Mary Shinn, The Durango Herald
A bill pending in the Colorado Legislature could lower insurance premiums for those who purchase insurance through the state health exchange.
In La Plata County, about 3,000 people purchased insurance for 2019 through Connect for Health Colorado, the health exchange set up by the Affordable Care Act. In Montezuma County, about 800 customers purchased insurance through the exchange.
Customers in Southwest Colorado are among those paying higher health insurance premiums compared with those on the Front Range, yet have fewer options for insurance coverage.
A reinsurance program proposed in House Bill 1168directs the state insurance commissioner to lower premiums for Western Slope customers by 30 to 35 percent. The bill also lays out savings for other areas of the state.
A reinsurance program proposed in House Bill 1168 directs the state insurance commissioner to lower premiums for Western Slope customers by 30 to 35 percent. The bill also lays out savings for other areas of the state.
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The measure introduced in February stands a good chance of passing because it has strong political backing from Gov. Jared Polis and senior Democrats, experts say.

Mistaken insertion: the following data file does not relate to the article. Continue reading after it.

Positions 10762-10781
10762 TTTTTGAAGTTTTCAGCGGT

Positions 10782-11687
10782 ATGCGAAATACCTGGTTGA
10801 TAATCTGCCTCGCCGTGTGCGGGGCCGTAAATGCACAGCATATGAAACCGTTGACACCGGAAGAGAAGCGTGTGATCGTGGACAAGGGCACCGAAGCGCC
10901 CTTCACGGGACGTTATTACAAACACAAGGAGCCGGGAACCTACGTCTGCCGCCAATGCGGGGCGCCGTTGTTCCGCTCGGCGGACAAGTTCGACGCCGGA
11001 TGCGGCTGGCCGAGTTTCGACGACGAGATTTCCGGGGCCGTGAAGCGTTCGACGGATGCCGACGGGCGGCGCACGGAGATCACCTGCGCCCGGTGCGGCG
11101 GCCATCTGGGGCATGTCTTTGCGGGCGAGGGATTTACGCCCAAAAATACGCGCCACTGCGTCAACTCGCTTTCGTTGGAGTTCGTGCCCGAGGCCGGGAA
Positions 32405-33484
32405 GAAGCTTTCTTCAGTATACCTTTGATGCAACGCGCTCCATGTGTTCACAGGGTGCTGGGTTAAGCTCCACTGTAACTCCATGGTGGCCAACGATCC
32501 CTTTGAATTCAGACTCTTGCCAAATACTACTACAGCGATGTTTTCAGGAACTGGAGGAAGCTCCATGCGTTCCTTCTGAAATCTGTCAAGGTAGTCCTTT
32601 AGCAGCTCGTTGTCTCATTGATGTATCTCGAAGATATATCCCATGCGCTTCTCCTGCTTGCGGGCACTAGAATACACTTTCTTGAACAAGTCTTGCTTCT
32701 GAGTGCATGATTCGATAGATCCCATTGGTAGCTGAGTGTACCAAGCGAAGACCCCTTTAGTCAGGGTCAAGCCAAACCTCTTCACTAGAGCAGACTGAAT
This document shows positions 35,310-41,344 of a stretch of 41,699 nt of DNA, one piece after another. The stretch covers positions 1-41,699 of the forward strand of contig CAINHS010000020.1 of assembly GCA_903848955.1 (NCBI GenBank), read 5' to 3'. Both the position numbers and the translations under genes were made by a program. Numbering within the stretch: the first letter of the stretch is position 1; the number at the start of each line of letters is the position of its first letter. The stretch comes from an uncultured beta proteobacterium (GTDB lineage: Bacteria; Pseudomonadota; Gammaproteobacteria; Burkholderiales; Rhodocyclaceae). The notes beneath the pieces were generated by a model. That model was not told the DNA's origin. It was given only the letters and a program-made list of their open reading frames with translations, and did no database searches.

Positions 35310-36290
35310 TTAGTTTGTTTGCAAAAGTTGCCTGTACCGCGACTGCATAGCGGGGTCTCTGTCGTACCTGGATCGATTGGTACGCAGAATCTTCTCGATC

“It’s an important idea to try to stabilize and lower the premium costs as quickly as we can,” said Adam Fox, director of strategic engagement at the Colorado Consumer Health Initiative.
Legislation is also pending that would create a public option for health insurance, but it would likely take longer to implement, he said.
The reinsurance program would create a fund that insurance companies could use to cover high-cost claims from customers.
The fund would lower the financial risk for insurance companies, and, as a result, lower premiums for customers, said Joe Hanel, spokesman for the Colorado Health Institute.
The Division of Insurance would determine how much insurance companies would have to pay before they could use the reinsurance fund, according to the draft bill. The division would also determine how much medical providers would receive if the reinsurance funds cover the health care bills, according to the legislation.
The state plans to apply for federal funding to cover the high cost claims, according to the draft bill.
It is not a guarantee that Colorado would receive federal funding for the program, but other states have used federal funding to set up similar programs that have lowered insurance costs, Hanel said.
The federal funding could come from the federal tax credits that would otherwise be provided to individuals, he said. Both those who qualify for tax credits and those who don’t could see savings as a result of the new reinsurance program.
“It’s a way of spreading the wealth of the tax credits to the people who don’t qualify,” he said.
The exact savings consumers could see as a result of the reinsurance fund requires more study, said Vincent Plymell, a spokesman for the Division of Insurance.
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